In the life cycle of a Cricket Australia administration, nothing matters more than the home broadcast deal. There is prize money, ICC distributions, overseas broadcasts, but the value of showing the major summer sport to an Australian audience dwarfs the lot. Everything that CA does depends on that cashflow, as well as keeping cricket in front of as many people as possible. The current contract has another season to run, but with channels Seven, Nine, Ten, and Fox Sports all keen for a slice next time, everyone wants a deal done now.
Last time, in 2018 in the dying months of James Sutherland’s time in charge, was a landmark missed opportunity. Channel Ten had spent the preceding years making a success of the Big Bash League, and with the backing of US giant CBS, offered $960m to put every Australian cricket match on free-to-air. That meant domestic men’s and women’s games, boosting the Sheffield Shield and the 50-over competitions along with internationals and the BBL. But CA wanted to top a billion dollars, and after a verbal agreement with Ten, reneged to split the rights between Seven and Fox for a relatively small increase to $1.18bn, with plenty of that value in contra advertising rather than in cash.
Seven got men’s Tests, women’s internationals, and two-thirds of the BBL, for TV broadcast only. Fox got all of the above as well as exclusive rights to some Big Bash games and all men’s limited-overs internationals, and digital streaming rights for the lot. For the first time a chunk of Australian cricket was sent behind a paywall, which was against the spirit of the anti-siphoning laws protecting the broadcast of national teams.
That ended Ten’s Big Bash model, which had averaged nearly a million viewers a night on the principle of same bat-time, same bat-channel. Anyone switching on at 7pm knew there would be cricket on, never mind who was playing. CA took the golden goose approach, carving up the league between two broadcasters. Games were scattered across venues and timezones. The league grew bloated, putting off crowds and big-name overseas players who preferred shorter assignments. Big Bash advocates still arrange the numbers in all kinds of ways to present it as a success, but the empty grounds and modest talent on screen say otherwise. Last week’s episode of the Sydney Thunder being bowled out for 15 in front of nobody is emblematic.
That has certainly been Seven’s view, having spent much of the deal’s duration complaining publicly about CA and the BBL, and making its new bid for Test matches only. The same network has launched various legal proceedings against CA to reduce payments, including a case yet to be resolved by the federal court. That CA would even consider signing up again is bewildering. It would be like the frog offering the scorpion a return trip across the river while it was being stung on the way over.
Meanwhile CBS has been reorganised as Paramount Global, and has made the biggest offer ever received by CA: about $1.5bn over seven years. Seven or Nine would have to partner with Fox to get anywhere near that bid. Again, this would put all of cricket on one network, free-to-air. Again, though, CA is hesitating. A deal with Nine and Fox might be worth less in cash, but those networks are talking up their ability to promote the game.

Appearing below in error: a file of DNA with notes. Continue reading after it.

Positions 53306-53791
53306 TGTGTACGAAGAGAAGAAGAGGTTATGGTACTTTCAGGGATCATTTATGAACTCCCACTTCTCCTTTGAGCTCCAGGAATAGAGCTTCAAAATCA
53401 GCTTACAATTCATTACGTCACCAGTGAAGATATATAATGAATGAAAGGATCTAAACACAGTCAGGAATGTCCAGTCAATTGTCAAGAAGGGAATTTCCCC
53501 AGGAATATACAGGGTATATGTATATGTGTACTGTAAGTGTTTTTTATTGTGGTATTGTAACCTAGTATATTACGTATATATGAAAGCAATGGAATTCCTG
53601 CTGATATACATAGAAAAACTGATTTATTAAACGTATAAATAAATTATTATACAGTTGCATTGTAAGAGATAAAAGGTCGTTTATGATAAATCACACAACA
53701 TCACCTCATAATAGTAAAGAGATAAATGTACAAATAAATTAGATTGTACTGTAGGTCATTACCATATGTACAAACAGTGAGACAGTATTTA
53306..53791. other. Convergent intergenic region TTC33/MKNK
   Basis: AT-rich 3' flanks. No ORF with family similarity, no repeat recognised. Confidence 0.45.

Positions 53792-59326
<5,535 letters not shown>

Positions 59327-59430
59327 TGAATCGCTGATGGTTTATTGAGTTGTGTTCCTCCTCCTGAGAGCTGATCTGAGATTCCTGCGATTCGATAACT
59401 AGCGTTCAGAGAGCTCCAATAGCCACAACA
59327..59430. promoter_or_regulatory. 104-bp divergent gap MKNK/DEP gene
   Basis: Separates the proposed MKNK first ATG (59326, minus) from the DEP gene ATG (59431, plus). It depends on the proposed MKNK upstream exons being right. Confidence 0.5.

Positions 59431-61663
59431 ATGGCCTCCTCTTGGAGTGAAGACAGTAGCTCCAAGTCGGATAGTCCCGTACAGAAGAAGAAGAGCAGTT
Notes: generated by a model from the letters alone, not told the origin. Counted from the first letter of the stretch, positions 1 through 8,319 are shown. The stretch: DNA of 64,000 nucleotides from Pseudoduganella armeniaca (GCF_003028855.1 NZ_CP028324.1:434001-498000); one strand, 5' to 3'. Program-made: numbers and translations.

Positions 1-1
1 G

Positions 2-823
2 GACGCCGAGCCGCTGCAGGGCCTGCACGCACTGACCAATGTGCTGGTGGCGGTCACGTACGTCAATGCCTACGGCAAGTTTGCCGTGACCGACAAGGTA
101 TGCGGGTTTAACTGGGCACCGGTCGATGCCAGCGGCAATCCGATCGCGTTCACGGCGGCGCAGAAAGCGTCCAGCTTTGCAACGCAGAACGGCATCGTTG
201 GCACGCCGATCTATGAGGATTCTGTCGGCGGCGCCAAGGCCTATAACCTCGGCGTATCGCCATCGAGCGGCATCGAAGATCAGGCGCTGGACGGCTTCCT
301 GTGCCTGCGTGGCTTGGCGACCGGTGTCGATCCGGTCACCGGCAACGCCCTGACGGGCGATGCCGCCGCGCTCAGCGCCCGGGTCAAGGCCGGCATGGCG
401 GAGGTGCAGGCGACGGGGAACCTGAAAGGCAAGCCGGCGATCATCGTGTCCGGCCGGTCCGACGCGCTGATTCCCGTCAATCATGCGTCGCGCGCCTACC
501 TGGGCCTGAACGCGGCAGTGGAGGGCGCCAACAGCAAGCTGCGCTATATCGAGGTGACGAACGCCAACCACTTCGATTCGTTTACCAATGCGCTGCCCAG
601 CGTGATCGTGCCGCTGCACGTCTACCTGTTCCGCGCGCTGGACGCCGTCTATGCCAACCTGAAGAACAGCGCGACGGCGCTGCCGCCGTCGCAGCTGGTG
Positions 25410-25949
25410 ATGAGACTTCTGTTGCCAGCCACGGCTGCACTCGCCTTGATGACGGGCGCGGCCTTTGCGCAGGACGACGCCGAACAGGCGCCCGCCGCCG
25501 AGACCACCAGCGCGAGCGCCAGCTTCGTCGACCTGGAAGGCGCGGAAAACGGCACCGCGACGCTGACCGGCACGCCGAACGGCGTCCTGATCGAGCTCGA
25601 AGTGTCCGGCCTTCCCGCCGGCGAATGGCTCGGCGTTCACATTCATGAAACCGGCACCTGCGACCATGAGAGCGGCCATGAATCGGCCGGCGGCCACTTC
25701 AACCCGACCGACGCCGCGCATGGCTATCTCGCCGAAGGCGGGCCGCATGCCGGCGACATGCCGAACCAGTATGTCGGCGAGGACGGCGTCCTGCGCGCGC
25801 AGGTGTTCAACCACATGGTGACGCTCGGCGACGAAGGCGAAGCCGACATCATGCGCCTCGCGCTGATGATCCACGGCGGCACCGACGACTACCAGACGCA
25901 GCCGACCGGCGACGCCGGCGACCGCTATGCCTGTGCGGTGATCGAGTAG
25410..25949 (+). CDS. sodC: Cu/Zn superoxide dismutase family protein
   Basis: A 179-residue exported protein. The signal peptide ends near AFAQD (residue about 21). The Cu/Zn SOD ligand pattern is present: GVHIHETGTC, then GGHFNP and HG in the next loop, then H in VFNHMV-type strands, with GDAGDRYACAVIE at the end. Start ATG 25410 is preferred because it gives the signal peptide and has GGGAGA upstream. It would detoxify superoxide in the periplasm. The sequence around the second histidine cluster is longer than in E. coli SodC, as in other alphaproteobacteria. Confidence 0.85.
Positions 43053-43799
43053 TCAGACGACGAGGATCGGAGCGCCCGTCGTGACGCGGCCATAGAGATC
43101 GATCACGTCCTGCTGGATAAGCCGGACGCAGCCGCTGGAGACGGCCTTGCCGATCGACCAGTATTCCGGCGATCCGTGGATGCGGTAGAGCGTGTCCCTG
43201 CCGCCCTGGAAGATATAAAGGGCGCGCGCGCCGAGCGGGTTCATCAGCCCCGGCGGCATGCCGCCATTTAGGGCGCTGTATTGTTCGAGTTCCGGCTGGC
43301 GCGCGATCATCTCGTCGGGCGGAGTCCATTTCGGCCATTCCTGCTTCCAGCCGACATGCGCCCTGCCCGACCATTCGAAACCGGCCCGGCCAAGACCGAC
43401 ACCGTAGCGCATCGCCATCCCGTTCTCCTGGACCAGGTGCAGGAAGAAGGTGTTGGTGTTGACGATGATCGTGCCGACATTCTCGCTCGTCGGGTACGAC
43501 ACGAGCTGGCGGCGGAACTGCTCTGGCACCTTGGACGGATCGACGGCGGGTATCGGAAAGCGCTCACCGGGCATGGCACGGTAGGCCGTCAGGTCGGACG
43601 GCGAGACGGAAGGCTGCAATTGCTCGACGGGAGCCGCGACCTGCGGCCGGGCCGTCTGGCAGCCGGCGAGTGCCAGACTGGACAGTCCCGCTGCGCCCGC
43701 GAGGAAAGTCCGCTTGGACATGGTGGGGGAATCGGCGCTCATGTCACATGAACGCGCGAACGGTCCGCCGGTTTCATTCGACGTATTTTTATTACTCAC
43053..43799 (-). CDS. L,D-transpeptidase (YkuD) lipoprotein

Aligning with the Rupert Murdoch empire via Fox does mean that cricket also gets a rails run in most of Australia’s newspapers. This has certainly been the case during the current deal. Throw Nine into the mix and you add the former Fairfax papers that it acquired, covering pretty much the whole print and online market outside the Betoota Advocate. Say what you will about editorial independence, but everyone knows that a rising tide lifts all boats.
There is a slim chance that the recent change of government could mean a communications minister actually enforces the anti-siphoning laws for the Australian men’s 50-over and 20-over matches. More likely though a federal Labor government would rather avoid picking fights with Murdoch companies, and the free-to-air partner would decline to broadcast those games in agreement with Fox. In any case, Fox’s interest is odd given how little one-day international cricket has been played in recent seasons, and how little excitement it has generated.
In the end, it will come down to what vision those running CA have for cricket’s future: taking a chance on something new and unproven, or sticking with what is familiar. It was a big step in 2018 to end the relationship with Nine, but there was also the strong feeling that Nine had become stale. A six-year break might see it freshen up, and for the public there might be a sense of homecoming. Still, Nine means a partial paywall, which, even in the age of multiple streaming apps, is a handbrake on any sport. Usually, as with English cricket, there is a Faustian pact whereby the long-term damage means a lot more cash in the short term. This time, CA could get the extra cash and the free-to-air visibility – and may well reject both. The Guardian